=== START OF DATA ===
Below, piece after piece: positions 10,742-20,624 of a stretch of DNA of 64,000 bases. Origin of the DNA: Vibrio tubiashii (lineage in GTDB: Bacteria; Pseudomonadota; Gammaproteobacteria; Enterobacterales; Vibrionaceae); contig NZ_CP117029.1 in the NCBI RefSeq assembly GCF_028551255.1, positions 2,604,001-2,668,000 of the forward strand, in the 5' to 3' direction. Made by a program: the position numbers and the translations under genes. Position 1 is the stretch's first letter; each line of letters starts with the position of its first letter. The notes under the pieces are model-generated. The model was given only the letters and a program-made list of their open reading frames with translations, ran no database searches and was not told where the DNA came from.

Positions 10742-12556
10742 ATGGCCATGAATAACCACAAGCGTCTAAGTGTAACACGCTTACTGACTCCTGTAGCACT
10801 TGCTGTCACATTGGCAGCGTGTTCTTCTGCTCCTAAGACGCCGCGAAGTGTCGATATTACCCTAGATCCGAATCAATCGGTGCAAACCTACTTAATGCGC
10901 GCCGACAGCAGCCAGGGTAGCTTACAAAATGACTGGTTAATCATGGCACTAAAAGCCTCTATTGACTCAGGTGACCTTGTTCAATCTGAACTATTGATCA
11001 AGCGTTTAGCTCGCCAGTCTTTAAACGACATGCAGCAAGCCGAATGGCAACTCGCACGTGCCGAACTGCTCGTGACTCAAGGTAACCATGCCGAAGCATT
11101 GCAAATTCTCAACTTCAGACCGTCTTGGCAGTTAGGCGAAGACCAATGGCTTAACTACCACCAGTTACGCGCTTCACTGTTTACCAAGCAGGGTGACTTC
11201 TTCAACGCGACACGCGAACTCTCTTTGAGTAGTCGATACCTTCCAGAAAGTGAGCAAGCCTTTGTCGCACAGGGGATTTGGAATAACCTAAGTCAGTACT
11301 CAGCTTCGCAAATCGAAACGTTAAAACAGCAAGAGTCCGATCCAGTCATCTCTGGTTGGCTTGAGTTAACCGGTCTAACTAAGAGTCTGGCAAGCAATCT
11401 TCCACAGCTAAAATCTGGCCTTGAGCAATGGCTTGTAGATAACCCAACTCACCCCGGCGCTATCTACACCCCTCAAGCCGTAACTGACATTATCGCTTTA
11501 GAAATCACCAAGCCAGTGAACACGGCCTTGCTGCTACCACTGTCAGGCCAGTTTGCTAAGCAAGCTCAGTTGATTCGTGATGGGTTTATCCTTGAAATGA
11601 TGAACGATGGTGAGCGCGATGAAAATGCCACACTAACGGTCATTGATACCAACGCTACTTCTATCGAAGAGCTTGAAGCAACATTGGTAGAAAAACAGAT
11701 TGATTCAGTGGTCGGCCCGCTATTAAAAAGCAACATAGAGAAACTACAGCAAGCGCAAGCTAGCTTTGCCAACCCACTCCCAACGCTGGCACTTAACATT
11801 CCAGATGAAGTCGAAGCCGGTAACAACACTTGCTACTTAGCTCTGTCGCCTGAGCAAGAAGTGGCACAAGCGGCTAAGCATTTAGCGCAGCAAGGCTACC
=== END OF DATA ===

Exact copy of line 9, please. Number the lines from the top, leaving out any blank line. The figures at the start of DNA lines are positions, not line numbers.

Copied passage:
11301 CAGCTTCGCAAATCGAAACGTTAAAACAGCAAGAGTCCGATCCAGTCATCTCTGGTTGGCTTGAGTTAACCGGTCTAACTAAGAGTCTGGCAAGCAATCT